Tuesday before Epiphany Sunday
1 Jn 2:29-3:6
A man is coming after me who ranks before me…
Sometimes we’re recognized as the best, top ranked, and sometimes we’re not. Chances are we’ve all reported to a person who was unqualified for the job they held. We may have even complained to friends and family, and even HR, that we are more qualified than our boss, or the person who got the job. We may have made sure that others knew we were ‘better than…more important than…another person. And statistics and peers may have even supported us in this claim. Yes, most of us have (at least once or twice) spoken loudly so that many around would know our name. Many would know WE should be headlining on the marquee. I could give you personal examples, but frankly it’s just too embarrassing.
John the Baptist was not like most of us. John the Baptist lived intentionally for God’s purpose.
John continually instructs us all to ‘prepare the way of the Lord’. And to prepare means to be intentional – intentional about how you spend your time, what you are doing and where you are heading. When we are intentional, we easily see the difference between what is IMPORTANT and what is URGENT. When we live day to day, without intention, we fall into the abyss of focusing on perceived urgent matters and we miss out on the important. When we live without intention, we don’t see God amidst the smoke and mirrors and we certainly can’t hear Him because frankly, we aren’t looking for Him and our ears are tuned to the white and brown noise constantly blaring. Many of the Pharisees (and even others today) were caught up on the treadmill of fame, fortune and power. They focused on their importance. They had become so complacent with the holy that they began to put themselves at the center. They, like many today, forgot what was important to the degree that their daily intention was self-serving. When we are self-serving, when we don’t know what is important, when we are busy with the urgent and forget the important, we are not loving and serving God. And when we are not loving and serving God, we are as effective as dead leaves and litter, moving wherever the wind blows. Living with no (or forgotten or misplaced) understanding of our God infused purpose. We are of little (if any) use to others and unproductive in our own life. Living without intention is like living on a treadmill. And this is an easy place to find oneself as it is where the enemy wants us – caught up on the treadmill where we have little to no influence for God and His kingdom. We are busy important people, we must accomplish our TO DO lists at the sacrifice of all else…Yes, our world is always screaming URGENT at us – and we keep putting the important to the side. And the treadmill keeps our feet so busy running and getting nowhere. But, hey, we’re getting ‘there’ fast.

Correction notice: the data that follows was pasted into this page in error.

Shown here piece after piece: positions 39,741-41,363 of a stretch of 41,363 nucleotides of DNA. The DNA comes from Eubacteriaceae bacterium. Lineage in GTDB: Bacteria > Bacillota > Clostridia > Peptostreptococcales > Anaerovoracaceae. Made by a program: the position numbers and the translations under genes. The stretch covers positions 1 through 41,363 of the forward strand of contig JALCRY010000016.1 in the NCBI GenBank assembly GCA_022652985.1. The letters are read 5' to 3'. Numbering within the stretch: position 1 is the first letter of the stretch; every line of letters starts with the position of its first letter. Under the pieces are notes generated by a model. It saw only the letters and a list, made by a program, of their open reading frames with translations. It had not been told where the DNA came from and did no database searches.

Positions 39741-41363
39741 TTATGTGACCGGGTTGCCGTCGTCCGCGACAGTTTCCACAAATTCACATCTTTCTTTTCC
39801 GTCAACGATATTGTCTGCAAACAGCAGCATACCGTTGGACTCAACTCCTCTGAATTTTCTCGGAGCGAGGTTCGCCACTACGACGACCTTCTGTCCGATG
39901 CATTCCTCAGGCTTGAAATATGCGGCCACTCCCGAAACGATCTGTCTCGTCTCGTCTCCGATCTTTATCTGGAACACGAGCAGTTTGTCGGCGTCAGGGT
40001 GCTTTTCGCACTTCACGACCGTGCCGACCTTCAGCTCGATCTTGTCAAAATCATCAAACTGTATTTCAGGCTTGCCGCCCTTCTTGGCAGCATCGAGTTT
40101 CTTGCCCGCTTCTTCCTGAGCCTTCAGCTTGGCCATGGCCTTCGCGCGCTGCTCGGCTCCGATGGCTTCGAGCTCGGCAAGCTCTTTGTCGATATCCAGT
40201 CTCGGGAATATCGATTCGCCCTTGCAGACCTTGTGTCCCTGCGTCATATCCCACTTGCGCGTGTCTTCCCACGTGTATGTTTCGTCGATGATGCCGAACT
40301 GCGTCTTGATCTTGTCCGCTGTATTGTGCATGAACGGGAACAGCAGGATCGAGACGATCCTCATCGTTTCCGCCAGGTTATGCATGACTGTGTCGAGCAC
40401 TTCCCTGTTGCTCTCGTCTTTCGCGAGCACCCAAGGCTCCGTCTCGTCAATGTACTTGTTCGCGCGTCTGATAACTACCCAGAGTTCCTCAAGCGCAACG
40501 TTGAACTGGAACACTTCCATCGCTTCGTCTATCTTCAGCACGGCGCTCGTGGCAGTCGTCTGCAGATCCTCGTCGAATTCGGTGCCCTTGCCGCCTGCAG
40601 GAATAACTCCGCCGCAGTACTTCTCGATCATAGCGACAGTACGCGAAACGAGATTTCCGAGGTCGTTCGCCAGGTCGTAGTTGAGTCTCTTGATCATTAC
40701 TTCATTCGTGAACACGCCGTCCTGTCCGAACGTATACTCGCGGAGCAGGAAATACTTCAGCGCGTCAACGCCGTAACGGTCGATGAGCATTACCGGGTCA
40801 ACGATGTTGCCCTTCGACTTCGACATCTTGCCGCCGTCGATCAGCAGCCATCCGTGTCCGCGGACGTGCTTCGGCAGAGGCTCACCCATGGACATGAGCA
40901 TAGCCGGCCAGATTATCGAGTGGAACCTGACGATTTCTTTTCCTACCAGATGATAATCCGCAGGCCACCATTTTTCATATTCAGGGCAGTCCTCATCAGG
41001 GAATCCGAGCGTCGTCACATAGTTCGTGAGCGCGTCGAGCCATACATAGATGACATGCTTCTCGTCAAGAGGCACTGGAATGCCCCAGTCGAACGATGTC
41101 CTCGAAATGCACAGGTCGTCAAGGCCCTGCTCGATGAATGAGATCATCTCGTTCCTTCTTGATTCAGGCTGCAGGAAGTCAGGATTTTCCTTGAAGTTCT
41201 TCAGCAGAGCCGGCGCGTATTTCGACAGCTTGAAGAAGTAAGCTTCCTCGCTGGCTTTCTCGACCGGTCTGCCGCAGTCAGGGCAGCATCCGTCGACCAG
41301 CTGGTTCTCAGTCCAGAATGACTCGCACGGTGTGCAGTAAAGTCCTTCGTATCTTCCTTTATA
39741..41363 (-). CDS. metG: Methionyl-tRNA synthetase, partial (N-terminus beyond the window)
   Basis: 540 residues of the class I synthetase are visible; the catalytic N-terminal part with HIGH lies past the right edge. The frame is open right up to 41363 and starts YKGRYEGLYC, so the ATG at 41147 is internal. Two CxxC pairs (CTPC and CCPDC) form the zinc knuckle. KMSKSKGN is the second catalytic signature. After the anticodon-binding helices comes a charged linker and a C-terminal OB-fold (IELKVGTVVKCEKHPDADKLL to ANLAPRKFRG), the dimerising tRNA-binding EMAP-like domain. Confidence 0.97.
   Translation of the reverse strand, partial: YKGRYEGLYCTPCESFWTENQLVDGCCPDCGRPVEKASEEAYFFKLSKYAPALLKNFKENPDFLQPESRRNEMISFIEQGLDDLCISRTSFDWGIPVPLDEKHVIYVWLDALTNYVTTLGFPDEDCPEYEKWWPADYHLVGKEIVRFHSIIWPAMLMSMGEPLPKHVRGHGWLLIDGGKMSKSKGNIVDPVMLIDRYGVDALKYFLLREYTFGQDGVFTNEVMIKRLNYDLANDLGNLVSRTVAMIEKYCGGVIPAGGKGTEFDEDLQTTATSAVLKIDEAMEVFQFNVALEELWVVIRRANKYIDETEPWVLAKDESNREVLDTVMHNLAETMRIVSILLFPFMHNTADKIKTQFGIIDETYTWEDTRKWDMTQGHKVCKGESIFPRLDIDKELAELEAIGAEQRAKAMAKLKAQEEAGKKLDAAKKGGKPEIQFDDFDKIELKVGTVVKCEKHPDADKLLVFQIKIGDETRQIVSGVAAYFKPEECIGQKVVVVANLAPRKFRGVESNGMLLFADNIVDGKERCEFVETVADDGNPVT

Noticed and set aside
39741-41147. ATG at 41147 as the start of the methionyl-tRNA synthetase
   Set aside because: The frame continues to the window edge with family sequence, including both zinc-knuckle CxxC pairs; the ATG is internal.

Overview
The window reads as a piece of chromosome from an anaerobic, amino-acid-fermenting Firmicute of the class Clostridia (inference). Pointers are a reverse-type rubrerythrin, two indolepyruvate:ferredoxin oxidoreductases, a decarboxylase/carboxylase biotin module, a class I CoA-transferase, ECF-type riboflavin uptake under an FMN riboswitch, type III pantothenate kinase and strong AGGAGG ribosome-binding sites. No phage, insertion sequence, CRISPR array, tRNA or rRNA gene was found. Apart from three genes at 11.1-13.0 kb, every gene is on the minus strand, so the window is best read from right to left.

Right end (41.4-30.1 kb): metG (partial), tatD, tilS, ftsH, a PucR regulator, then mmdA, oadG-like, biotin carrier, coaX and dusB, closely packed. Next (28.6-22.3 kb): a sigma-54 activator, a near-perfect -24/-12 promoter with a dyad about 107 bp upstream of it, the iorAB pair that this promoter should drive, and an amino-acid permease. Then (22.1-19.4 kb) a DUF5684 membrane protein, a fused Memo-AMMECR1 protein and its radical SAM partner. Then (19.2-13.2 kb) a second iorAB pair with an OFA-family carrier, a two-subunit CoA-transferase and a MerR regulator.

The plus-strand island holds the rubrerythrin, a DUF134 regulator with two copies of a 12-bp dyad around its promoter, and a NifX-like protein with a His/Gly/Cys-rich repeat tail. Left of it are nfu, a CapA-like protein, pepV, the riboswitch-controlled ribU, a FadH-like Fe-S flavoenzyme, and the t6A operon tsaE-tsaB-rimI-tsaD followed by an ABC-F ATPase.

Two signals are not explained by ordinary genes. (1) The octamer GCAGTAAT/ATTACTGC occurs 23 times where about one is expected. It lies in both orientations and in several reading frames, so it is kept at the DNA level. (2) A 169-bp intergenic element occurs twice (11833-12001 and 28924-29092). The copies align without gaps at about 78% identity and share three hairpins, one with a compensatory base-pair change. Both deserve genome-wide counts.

John the Baptist lived out his belief in the certainty of God’s promise. He consciously chose silence so that he could hear God loudly. He accepted that his life was for God and not for himself. He embraced this wholeheartedly. He knew what was important and he never got caught up in the man-made treadmill of fame, fortune, power and self-gratifying pleasure. His humility is perhaps unmatched, having stated ‘the thong of whose sandals I am not worth to stoop down and untie….” He intentionally chose to serve God with every breath. He intentionally chose to PREPARE THE WAY FOR THE LORD with no thought or concern to where this road might take him personally. He knew it was never about him, because he never stepped onto the treadmill. Hopefully, we will get off that treadmill. It’s the only way we, like St. John the Baptist can prepare the way for the Lord. It’s how we can live out the proclamation of John the Baptist, who gave his life to direct us off the treadmill.
(Today’s OXYGEN by Gina Ulicny)
Prayer: With this new year, we come to you with our intention of being holy for the sake of You, in all that we choose to look at and listen to. Help us Lord, to be intentional in our prayer time, intentional with our love and intentional with mercy and forgiveness. Give us the wisdom to act in the manner of John the Baptist.
Thanksgiving: Father God, how grateful we are for John the Baptist and all the saints who have given every breath to make us aware of You. Thank you for the example of humility combined with boldness of John the Baptist, in sharing Christ the Saviour and the way to be with Him eternally.
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